Here's an interesting example of ancillary content that will likely receive some focused interest from video gamers. Electronic Arts is releasing music from its video games for download through Apple iTunes. According to last Thursday's press release, the music can be purchased through the Electronic Arts Web site. At EA Trax, users can create an "iMix of their usic for their favorite EA game on iTunes."
The market will soon expand from North American into Europe, and new music content will continue to be added from games past and present.
Steve Schnur with EA says in the press release, "As our culture goes increasingly mobile, music fans have demanded to take our game music with them. They have been looking for a singular destination that houses all of EA's music--and this is it."
Wayne Smallman writes, "For me, this kind of thing makes more sense than in-game advertising. While you can see things like in-game advertising adding a sense of authenticity to a video game, in-game music makes for a more engaging experience, and offers a more scalable platform for revenue."
Smallman is looking at inserting music into video games now chiefly with the realization they will come out the other end with a market as hits based on their initial exposure in these games.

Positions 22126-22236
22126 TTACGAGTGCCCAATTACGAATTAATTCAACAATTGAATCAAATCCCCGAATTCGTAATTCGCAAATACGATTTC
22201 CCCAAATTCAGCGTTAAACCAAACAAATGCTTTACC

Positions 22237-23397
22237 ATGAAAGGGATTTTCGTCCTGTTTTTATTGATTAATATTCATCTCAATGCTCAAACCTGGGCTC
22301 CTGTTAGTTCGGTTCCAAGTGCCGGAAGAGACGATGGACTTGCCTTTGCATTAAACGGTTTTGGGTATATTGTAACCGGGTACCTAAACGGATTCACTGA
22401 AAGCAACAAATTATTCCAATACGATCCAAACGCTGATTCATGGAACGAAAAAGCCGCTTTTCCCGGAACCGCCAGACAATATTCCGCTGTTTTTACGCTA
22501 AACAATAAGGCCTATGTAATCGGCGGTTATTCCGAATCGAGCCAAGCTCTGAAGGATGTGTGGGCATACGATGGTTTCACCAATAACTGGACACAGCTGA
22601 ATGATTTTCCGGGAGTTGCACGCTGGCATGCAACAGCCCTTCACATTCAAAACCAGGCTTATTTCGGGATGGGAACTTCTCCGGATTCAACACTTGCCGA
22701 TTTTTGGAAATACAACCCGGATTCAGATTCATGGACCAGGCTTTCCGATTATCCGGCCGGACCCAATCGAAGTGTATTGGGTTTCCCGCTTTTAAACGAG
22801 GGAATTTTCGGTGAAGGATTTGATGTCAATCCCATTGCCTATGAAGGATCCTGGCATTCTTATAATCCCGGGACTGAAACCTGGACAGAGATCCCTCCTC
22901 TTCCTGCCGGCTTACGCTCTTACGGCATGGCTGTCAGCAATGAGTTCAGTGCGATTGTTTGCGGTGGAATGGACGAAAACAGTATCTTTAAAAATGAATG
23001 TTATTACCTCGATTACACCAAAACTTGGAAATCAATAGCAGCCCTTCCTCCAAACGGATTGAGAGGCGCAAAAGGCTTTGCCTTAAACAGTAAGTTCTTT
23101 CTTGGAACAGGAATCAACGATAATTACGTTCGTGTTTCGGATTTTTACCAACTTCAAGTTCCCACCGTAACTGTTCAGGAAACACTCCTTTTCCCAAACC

Bob Caswell also has some interesting notes about the statistic cited by EA that 55 percent of those who played the game Need for Speed found new songs through playing the game, and that half of them made purchases or downloads resulting from that initial music exposure in-game.
Bob writes, "Count me as one of the 55%; I actually was interested in that Snoop Dogg remix a while back and was annoyed that it didn't seem to exist outside the game. This move by EA should have happened a long time ago and will only help the music industry. There are millions of gamers out there, and they're probably not listening to the radio to find new music they're interested in buying."
I don't know that I agree with Smallman that this replaces product placement and ads in games, but I think this is yet another profitable business model to build and extend involvements in gaming worlds, if the music fits with the game. This seems a fairly natural extension that works well in other media forms as well, and I think EA's model is worth paying attention to, not just for video game companies but for all media producers.
Thanks to C3 Affiliated Faculty Tommy DeFrantz for alerting me to the EA announcement.